This musical, also referred to as a folk opera, is an interesting retelling of the Greek myth of Orpheus and Eurydice written by Anaïs Mitchell. In this version, which is partly narrated by the Greek god Hermes, Hadestown is an underground factory run by Hades, the god of the Underworld. Hades invites Eurydice to go there and she decides to go, but once she has signed a contract to become a worker there, Eurydice realises it was a mistake and that she cannot leave unless Hades lets her go. Orpheus decides to rescue her, and journeys to Hadestown. Hades decides to let Orpheus and Eurydice go on the condition that Orpheus must lead them out, and if he looks back to check that Eurydice is following him, she will go back to Hadestown and stay there forever. Orpheus almost makes it to the end, but is overcome by doubt and turns around, meaning Eurydice must stay and work in Hadestown. The songs that tell Orpheus’s journey down to Hadestown (‘Wait For Me’), and his attempt to take Eurydice back out (‘Wait For Me (Reprise)’ and ‘Doubt Comes In’) are quite emotional.

    I came across this musical in 2019, which is also the year it premiered on Broadway, and was very disappointed to have missed it when it was in London the year before! I was intrigued by it being a modern version of a Greek myth, and the music which is quite different to most musicals and is very enjoyable. My favourite songs that also sum up some of the main parts of the story are the opening number ‘Road to Hell’, ‘Way Down Hadestown’, ‘Chant’, and ‘Wait For Me’.

    Hadestown Broadway cast performing at the 2019 Tony Awards: 

    5) In The Heights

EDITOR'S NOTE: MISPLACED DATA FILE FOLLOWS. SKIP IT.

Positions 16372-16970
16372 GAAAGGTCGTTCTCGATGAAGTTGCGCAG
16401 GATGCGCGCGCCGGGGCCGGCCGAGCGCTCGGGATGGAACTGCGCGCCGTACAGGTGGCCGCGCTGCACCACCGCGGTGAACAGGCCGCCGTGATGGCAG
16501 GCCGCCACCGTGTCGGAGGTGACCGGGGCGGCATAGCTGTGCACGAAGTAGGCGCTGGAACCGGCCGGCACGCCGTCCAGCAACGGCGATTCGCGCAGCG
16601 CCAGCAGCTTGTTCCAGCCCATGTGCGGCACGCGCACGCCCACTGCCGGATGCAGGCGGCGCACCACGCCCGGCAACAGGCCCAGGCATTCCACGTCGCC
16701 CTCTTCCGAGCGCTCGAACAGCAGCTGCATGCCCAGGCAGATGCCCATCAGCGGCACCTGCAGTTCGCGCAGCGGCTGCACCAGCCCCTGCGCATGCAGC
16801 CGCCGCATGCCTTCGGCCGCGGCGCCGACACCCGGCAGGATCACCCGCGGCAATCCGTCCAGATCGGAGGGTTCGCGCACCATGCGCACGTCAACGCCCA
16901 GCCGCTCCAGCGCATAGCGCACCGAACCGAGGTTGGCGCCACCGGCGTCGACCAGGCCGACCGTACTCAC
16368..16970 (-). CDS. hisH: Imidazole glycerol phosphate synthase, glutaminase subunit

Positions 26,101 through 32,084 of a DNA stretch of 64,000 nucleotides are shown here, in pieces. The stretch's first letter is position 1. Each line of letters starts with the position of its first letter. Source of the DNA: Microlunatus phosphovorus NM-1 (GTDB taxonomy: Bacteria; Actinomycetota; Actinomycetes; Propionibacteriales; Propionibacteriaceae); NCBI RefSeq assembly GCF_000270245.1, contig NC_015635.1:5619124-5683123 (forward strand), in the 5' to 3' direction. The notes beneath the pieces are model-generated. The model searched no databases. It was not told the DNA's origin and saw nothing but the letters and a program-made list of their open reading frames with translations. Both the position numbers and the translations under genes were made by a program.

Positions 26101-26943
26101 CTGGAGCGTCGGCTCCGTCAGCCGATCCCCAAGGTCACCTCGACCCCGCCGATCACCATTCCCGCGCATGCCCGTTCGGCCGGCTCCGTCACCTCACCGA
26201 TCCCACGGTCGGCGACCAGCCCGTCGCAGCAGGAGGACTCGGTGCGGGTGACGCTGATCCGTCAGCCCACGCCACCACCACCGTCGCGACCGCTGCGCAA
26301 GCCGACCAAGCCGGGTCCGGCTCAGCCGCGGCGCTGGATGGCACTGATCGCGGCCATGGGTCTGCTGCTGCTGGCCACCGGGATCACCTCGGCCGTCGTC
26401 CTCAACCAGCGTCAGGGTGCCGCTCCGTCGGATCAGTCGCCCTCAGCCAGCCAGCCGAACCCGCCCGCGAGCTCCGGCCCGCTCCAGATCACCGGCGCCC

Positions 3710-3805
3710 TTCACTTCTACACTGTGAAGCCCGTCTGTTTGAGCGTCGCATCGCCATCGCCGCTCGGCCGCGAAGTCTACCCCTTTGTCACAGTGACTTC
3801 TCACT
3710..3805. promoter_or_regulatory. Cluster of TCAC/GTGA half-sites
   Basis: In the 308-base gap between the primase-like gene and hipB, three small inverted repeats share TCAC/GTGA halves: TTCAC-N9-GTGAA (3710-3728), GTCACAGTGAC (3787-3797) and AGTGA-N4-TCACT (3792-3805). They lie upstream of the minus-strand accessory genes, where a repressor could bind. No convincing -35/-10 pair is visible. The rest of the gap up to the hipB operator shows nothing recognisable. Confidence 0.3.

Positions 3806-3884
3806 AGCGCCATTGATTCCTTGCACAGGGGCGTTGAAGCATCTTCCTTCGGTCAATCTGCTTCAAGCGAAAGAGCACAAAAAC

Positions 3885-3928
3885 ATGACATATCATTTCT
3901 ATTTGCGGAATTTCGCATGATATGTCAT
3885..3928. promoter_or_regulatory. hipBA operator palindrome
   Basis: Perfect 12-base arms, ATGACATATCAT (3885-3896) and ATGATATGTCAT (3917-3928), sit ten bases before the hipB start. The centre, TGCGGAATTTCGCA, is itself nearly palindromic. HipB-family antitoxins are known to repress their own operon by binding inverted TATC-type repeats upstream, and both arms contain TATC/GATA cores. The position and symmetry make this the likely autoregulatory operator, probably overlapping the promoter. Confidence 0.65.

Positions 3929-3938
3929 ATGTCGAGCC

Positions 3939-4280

This was Lin-Manuel Miranda’s first Broadway musical in 2008, but he wrote the first draft of it when he was still a student in 1999, and it was premiered by his university’s student theatre company. It is set in the largely Hispanic and Latino neighbourhood of Washington Heights, and tells a story that takes place over the course of just three days, focusing on various characters and the links between them. Even though the story is only about three days, the plot is very detailed and quite hard to explain! The main part of the story is that the bodega run by one of the main characters, Usnavi, has sold a winning lottery ticket worth $96,000. The entire block gets excited and sings about what they would do if they won that much money. It is revealed that Abuela Claudia, who helped to raise Usnavi and others, is the person who bought the winning lottery ticket. She later decides to give Usnavi and his cousin Sonny each a third of the money, and tells Usnavi he should use it to go home to the Dominican Republic. After a long night with a power outage, Abuela Claudia’s death, and various disagreements, each character who had been having difficulty knowing what to do realises what they want, including Usnavi deciding to stay, as the block is his true home and he wants to make sure that his family's legacy is remembered.

    Although this musical hasn’t been in theatres for quite a few years, earlier this year a film version of it was released, and was very well received. A few of my favourite songs are the opening number ‘In The Heights’, ’96,000’, and ‘Hundreds of Stories’.

    In The Heights original Broadway cast performing at the 2008 Tony Awards: